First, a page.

When to Treat Earworms in Soybeans

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Our online threshold calculator for earworms in podding beans can be found by visiting the Soybeans portal, clicking on Insect Management, then Thresholds, and scrolling down to the online corn earworm in soybean threshold calculator link. Earworm management is critical once there are pods on the plant.

Treating prior to bloom: Our official defoliation threshold is 30% defoliation throughout the canopy until bloom or two weeks prior to bloom (depending on how the crop looks) and 15% defoliation after bloom. A good guide to estimating defoliation can be found here: Estimating Soybean Leaf Defoliation

These thresholds were recently re-evaluated in the Midsouth. Yield loss started somewhere after 66% defoliation at V6 in these studies. Incremental defoliation did not have an effect if soybeans were defoliated multiple times at 17.5% and 33% defoliation, but had a small effect if soybeans were defoliated multiple times at 66% defoliation.

These studies prove to me that our threshold of 30% defoliation is very very conservative. They also prove to me that it is nearly impossible for defoliation to nickel and dime us throughout the season. Earworms, in North Carolina, rarely defoliate plants to high levels like those in the Midsouth defoliation studies (more likely for armyworms or loopers). Therefore, we should maintain yields by avoiding sprays prior to bloom, even under heavy pressure, until our defoliation thresholds are triggered.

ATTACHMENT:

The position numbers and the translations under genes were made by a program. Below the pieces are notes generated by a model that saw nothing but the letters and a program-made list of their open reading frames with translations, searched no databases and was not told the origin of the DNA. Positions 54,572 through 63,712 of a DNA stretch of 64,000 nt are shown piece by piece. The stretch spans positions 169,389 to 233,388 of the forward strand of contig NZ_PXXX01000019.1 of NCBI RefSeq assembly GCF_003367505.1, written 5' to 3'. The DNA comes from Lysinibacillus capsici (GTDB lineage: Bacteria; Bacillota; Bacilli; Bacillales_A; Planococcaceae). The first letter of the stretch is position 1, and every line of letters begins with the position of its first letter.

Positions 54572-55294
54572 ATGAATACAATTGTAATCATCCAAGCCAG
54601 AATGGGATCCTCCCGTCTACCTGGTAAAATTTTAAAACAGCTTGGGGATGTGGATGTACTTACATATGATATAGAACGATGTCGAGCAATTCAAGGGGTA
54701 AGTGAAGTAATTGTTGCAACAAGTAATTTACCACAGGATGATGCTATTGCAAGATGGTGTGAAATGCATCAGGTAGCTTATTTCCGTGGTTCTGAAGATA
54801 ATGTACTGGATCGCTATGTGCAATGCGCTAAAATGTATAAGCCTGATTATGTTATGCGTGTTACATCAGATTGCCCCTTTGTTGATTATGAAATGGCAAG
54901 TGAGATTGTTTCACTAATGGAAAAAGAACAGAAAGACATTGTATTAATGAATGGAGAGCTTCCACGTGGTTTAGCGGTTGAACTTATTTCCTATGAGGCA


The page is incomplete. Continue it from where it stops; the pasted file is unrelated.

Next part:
Treating once flowering: Recent studies in NC, funded by the North Carolina Soybean Producers Association, proved that earworms will eat flowers, but that we can tolerate very high populations (up to 3x the podding thresholds) without experiencing yield loss (note these studies were done with a determinate variety). The interaction of earworm feeding on blooming soybeans and yield is complex. Flower number and number of flowers fed on by earworms is related to yield. Perhaps unsurprisingly, the more flowers injured by corn earworm and the fewer number of flowers on the plant, the lower the yield. However, there is no direct relationship between earworm numbers during blooming and yield. So earworm numbers during blooming are not a good threshold to use when making a spray decision.

While we don’t understand this phenomenon fully, I suspect that it has a lot to do with the soybean plant’s ability to compensate. My recommendation is to only treat earworm in blooming soybeans if they are present at the podding threshold levels and if the plants are stressed. If the plants are not stressed, they will compensate for earworm feeding even at high populations, perhaps by retaining flowers, creating more seeds per pod, or filling out heavier pods. One caveat is that earworms present during blooming could potentially remain once pods are present. We know the yield loss potential at this point is great, so scout fields with earworms during blooming (R1-R2) closely to eliminate them once pods are formed (R3).